It is generally agreed that "Carols by Candlelight" was started in Melbourne, Australia by radio announcer Norman Banks in 1937 after he saw a woman listening to carols alone by candlelight. Banks decided to do something to relieve the loneliness and isolation some feel during the Christmas period. He announced community carol singing for anyone who wanted to join in. The concept has grown in popularity over the years, and the recorded program is now broadcast the world over.
From Carol, January 2005
Norman Banks is indeed the creator of the Carols by Candlelight which is enjoyed all around Australia - I know this because he was my grandfather and he promoted the first few Carols through the radio station he worked at. He was also famous for his radio programs and a short period on television.
Every year when we sit down to enjoy the Carols we remember him. In case you are wondering why it is used by the Victorian Institute for the Blind as a major fundraiser, it is probably because Norman was blind for most of the time I remember him.
I was 21 when he died in September 1985 so I remember only some of his career. He also wrote a carol, which he named the 'Melbourne Carol'.
December 2016 This page was created in about 1999 and has had very few amendments since that date.
Last night watching 'Carols in the Domain' which is the Sydney version of 'Carols by Candlelight' I noticed that the candles had disappeared and been replaced by battery powered led type lighting.
Carols by Candlelight is held every year in the week before Christmas, when thousands of people gather in the parks of the larger towns and cities to sing their favourite Christmas carols.
A stage is the center of attraction for the event and may consist of a temporary stage using the flat tray of a semi-trailer truck or a permanent facility such as the Sidney Myer Music Bowl in Melbourne where it is an annual fund raising event for the Royal Victorian Institute for the Blind.
Available are carol sheets and candles, with candle holders to protect tiny fingers from hot candle wax. Food and drink stalls are usually staffed by local Rotary or Lions Clubs. Many people bring blankets or portable chairs for seating.
Entertainment and carols singing commences before darkness falls. At about half light the person comparing the evening announces the time has come to light the candles causing much excitement among the children and older participants. The lighting is turn off and the park is lit by many candles while families and friends continue singing carols under a clear night sky with its Southern Cross stars.
The fact that this time of year is also the longest day of the year in the southern hemisphere ensures warm weather which allows Australians to enjoy this tradition. Occasionally rain will cause the event to be moved indoors provided there is time to publicise the change of venue, if time is not available it often continues in the rain with all wearing wet weather covering. Even though it is raining it is not cold at this time of the year. See Christmas in Australia is often very hot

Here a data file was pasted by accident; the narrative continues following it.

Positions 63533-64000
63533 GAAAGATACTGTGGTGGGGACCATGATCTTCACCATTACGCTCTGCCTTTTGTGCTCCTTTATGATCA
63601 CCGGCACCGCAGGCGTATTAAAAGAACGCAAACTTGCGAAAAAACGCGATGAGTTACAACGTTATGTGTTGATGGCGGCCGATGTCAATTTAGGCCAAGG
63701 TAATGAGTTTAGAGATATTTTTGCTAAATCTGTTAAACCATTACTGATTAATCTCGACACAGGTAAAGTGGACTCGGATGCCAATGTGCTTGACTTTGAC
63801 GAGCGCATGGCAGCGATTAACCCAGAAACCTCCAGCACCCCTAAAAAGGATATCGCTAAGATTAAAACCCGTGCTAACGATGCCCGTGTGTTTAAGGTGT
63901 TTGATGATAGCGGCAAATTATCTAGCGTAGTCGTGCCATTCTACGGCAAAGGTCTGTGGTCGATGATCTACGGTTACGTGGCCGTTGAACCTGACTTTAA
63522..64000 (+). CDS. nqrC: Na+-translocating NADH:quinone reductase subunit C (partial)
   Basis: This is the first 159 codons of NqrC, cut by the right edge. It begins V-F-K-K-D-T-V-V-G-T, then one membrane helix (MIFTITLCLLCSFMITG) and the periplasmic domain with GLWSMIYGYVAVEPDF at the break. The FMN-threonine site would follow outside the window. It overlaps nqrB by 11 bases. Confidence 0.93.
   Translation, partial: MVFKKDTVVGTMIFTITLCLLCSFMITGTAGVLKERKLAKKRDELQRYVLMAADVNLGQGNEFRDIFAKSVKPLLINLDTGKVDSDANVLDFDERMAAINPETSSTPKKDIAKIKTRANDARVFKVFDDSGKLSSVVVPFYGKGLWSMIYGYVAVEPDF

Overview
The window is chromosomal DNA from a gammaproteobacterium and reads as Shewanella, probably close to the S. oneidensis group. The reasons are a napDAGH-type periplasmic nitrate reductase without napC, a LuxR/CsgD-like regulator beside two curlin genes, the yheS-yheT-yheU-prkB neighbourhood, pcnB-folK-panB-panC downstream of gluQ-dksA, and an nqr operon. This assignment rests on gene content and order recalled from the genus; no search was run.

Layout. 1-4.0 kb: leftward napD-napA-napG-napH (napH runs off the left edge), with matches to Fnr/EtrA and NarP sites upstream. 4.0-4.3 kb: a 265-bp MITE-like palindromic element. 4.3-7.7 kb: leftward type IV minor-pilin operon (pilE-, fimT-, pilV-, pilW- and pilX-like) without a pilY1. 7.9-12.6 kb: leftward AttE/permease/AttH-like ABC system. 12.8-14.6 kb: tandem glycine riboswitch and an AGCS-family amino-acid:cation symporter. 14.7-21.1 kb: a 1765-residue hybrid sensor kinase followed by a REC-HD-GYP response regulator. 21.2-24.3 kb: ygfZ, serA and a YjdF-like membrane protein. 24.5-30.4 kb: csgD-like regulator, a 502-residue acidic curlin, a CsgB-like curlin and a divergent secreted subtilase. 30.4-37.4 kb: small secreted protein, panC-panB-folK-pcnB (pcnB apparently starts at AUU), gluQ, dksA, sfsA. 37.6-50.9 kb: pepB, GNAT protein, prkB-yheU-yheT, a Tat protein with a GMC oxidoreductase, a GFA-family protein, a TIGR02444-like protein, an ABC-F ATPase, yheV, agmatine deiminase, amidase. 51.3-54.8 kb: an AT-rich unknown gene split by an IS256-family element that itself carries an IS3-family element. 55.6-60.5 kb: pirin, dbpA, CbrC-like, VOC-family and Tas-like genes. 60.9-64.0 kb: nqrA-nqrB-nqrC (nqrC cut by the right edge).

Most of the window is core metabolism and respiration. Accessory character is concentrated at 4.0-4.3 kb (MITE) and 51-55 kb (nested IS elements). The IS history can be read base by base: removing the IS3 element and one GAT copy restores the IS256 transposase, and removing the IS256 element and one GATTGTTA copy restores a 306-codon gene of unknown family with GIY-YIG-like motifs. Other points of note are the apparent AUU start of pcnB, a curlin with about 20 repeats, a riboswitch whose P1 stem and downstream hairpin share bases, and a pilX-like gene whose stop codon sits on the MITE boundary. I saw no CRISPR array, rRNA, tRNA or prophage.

Well known entertainers sing solos and lead the audience in singing. There is usually a band or orchestra and Father Christmas often appears. At some Carols by Candlelight a Nativity scene may also be on display, and some also end the evening with a fireworks display.
The function commences before dark and runs until about 10.00 pm depending on the latitude of the location. As Australia spans from above the Tropic of Capricorn to 40 degrees south, sunset is at a later time the further south you go.
State capital cities usually telecast and/or broadcast the major Carols by Candlelight evening in the state which features musical stars who sing their favourite carols as seen in this early.
Most towns over about 2,000 population hold a Carols by Candlelight in their local park with local businesses usually provide some sponsorship for the evening. The program features local artists, plenty of community Carol singing, and now days large screen TV monitors may be available.
In summary Carols by Candlelight is hundreds of happy faces of children of all ages, mothers, fathers and grandparents all enjoying a fun night of entertainment, singing carols by candlelight and rejoicing in the Message of Christmas.
In several communities in Australia where there are many homes fronting onto quiet bays or canals, a custom has evolved of a large boat or ferry cruising slowly around the area, usually on Christmas Eve, either playing Christmas carols through its public address system or they have a live choir on board that sings the carols accompanied by musicians. The main boat is accompanied by a fleet of private power cruisers with their own lighting display and singers.
As it is usually a calm night the reflections of many Christmas lighting decorations add to the atmosphere.
This photo was taken in about 2003.
Move on to the late evening of 20 December 2013 and this the carol boat fleet for this year. TOP